5. Move away from your attacker and go to cover. Distance is your friend. (Bulletproof cover and diagonal or lateral movement are preferred.)
  6. If you can choose what to bring to a gunfight, bring a semi or full-automatic long gun and a friend with a long gun.
  7. In ten years nobody will remember the details of caliber, stance, or tactics. They will only remember who lived.
  8. If you are not shooting, you should be communicating, reloading, and running. Yell “Fire!” Why “Fire”? Cops will come with the Fire Department, sirens often scare off the bad guys, or at least cause then to lose concentration and will…. and who is going to summon help if you yell “Intruder,” “Glock” or “Winchester?”
  9. Accuracy is relative: most combat shooting standards will be more dependent on “pucker factor” than the inherent accuracy of the gun.
  10. Someday someone may kill you with your own gun, but they should have to beat you to death with it because it is empty.
  11. Always cheat, always win. The only unfair fight is the one you lose.
  12. Have a plan.
  13. Have a back-up plan, because the first one won’t work. “No battle plan ever survives 10 seconds past first contact with an enemy.”
  14. Use cover or concealment as much as possible, but remember, sheetrock walls and the like stop nothing but your pulse when bullets tear through them.
  15. Flank your adversary when possible. Protect yours.
  16. Don’t drop your guard.
  17. Always tactical load and threat scan 360 degrees. Practice reloading one-handed and off-hand shooting. That’s how you live if hit in your “good” side.
  18. Watch their hands. Hands kill. Smiles, frowns and other facial expressions don’t (In God we trust. Everyone else keep your hands where I can see them.)
  19. Decide NOW to always be aggressive ENOUGH, quickly ENOUGH.
  20. The faster you finish the fight, the less shot you will get.
  21. Be polite. Be professional. But, have a plan to kill everyone you meet if necessary, because they may want to kill you.
  22. Be courteous to everyone, overly friendly to no one.
  23. Your number one option for personal security is a lifelong commitment to avoidance, deterrence, and de-escalation.
  24. Do not attend a gunfight with a handgun, the caliber of which does not start with anything smaller than “4”.
  25. Use a gun that works EVERY TIME. “All skill is in vain when an Angel blows the powder from the flintlock of your musket.” At a practice session, throw you gun into the mud, then make sure it still works. You can clean it later.
  26. Practice shooting in the dark, with someone shouting at you, when out of breath, etc.
  27. Regardless of whether justified of not, you will feel sad about killing another human being. It is better to be sad than to be room temperature.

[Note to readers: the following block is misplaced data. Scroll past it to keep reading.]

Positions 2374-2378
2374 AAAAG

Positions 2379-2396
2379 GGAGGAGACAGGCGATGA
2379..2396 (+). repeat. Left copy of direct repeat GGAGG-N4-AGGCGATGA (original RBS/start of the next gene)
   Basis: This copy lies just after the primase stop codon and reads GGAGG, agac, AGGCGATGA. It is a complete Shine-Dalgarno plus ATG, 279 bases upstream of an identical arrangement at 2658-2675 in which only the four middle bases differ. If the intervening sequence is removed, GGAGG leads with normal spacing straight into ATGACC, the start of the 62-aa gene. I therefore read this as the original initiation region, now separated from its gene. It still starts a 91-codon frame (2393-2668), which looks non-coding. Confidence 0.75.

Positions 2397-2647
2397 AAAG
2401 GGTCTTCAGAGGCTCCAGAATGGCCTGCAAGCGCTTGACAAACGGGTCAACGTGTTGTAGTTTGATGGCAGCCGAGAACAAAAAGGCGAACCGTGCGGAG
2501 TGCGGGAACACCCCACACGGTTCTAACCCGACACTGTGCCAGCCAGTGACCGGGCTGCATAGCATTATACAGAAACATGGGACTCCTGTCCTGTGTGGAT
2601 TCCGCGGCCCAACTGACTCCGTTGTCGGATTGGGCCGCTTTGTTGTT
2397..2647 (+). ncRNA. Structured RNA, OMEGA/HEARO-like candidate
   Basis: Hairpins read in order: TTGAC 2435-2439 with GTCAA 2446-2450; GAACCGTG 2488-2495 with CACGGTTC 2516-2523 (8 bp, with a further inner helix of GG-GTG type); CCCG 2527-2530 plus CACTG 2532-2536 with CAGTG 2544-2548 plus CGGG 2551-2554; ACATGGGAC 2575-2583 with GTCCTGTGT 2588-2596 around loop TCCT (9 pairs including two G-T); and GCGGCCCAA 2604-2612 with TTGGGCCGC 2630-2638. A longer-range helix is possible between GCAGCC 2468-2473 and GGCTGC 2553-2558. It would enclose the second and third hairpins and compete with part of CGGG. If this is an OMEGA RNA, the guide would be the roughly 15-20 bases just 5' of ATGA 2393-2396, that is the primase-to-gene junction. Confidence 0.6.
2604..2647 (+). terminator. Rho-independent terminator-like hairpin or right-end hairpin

28. The only thing you EVER say afterwards is, “He said he was going to kill me. I believed him. I’m sorry, Officer, but I’m very upset now. I can’t say anything more. Please speak with my attorney.”

Negligence at Range365

The shooting enthusiasm blog Range365 published a post recently wherein the author, David Maccar observed:

“With proper training, this kind of handgun is perfectly safe, but there’s no way to train for holster obstructions, short of tactile or visual inspection of the holster before inserting the gun each time—which is hardly practical.”

This is an objectively false and dangerous statement. Not only is visual inspection of your holster before inserting the gun practical, it is a responsible imperative. To suggest otherwise in a gun publication is, at best, grossly ill advised and, at worst, criminally negligent.

Visually inspecting the holster and looking the handgun all the way into the holster—while holstering in a reluctant fashion—is compulsory firearm safety. It’s what safe gun handlers do. Those who do not habitually execute this procedure are unsafe; a danger to themselves and others. As such, they should train in proper fashion to make proper reholstering habitual before strapping on a loaded firearm ever again.

Given the gravity of this mistake, I’m personally appalled at Range365 for letting such an obviously irresponsible statement escape their editing process.

Context Matters

It is relevant to point out that the post in question is one dealing with a new-ish accessory for Glock pistols, called the Glock Striker Control Device (SCD) from the Tau Development Group, commonly called The Gadget. Its effective purpose—one clearly supported by the blog post in question—is to compel Glock owners to dispense with compulsory, habitual safety and instead entrust safety (and their firearm’s reliability) to an add-on accessory.